Custom Magic sets could also see a rise in this time period. With players starved for new and exciting sets to play, the mantle could be picked up by amateur designers in the community. This could give rise to traditional draft sets, custom-built Commander decks, and other games that use Magic mechanics.

Sorin, a vampire, and Nahiri, a Kor artificer, are fighting with swords as a city is crumbling around them

Single Combat by Livia Prima

Tournaments, Events, or Lack Thereof?

With the death of Magic, we have the challenge of not having a governing body at the top. As it stands now, Wizards of the Coast administers bans, enacts rules changes, and hands out punishments for cheating. But with Magic out of the hands of Wizards, those actions come down to communities of players. There has been success with community-driven ban lists, such as Commander or Pauper, so there’s hope for a self-sustaining system. In order to ensure success of competitive formats, there would need to be some form of a baton pass to a community group. Without an official blessing from Wizards, there could be infighting between factions of players. Does anyone want to relive the days of Pauper being defined by two different ban lists? Neither do I.

A lack of the Wizards rubber stamp could spell trouble when it comes to fielding judges for events. Tournament organizing is already a tough business to be in, so an added complication like this wouldn’t be helpful. This would be another nail in the coffin for large events, like Command Fests, which require huge investments from organizers. However, smaller events could survive. With less staff needed, there’s hope that they could keep going. Gone would be the days of convention centers, and instead they’d be replaced with community centers, public libraries, and VFW halls.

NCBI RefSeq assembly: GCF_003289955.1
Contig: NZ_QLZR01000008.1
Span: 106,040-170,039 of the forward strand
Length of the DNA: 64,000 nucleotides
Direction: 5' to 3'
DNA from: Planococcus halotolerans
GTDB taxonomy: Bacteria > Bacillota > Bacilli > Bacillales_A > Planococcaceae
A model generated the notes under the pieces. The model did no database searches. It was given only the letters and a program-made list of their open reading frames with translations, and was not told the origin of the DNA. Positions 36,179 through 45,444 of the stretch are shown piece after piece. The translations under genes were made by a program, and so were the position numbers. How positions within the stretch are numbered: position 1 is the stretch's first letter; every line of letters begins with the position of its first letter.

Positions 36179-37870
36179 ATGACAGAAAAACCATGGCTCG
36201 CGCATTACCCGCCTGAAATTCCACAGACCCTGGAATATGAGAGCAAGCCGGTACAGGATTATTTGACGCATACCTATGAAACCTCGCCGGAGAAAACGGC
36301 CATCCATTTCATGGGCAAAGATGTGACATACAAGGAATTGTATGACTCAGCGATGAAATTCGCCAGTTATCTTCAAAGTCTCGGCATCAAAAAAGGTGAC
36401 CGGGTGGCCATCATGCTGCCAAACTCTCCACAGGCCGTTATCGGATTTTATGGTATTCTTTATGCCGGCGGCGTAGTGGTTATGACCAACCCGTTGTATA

You could theorize that with large-scale embracing of proxies, then there could be a potential growth in certain tournament scenes. However, the longer a format goes without new cards, the closer it gets to being solved. Proxies might be a huge help for keeping tournaments alive in the short run, but the lack of fresh new cards could still prove fatal for a scene.

As the years go by, Magic would likely retreat to enthusiast circles online. MTGO and Magic Arena would be long gone, but webcam tournaments could still be run. As long as you have a webcam and some cards, the past few years have shown that you can play anyone around the world.

Two identical knights stand back to back, with light swirling around them. One is holding a sword that is intact, the other is holding a broken sword.

Brought Back by Mitchell Malloy

Potential Resurrection

With an IP as popular as Magic, there’s always a chance that another company could pick it up. If the game is pronounced “dead” at some point, then that could mean that the total value of the property is much less than where it is now. Some opportunistic company could try their hand at picking up where Wizards or Hasbro left off. It would need some drastic changes, though, in order to salvage the decline that led to that point.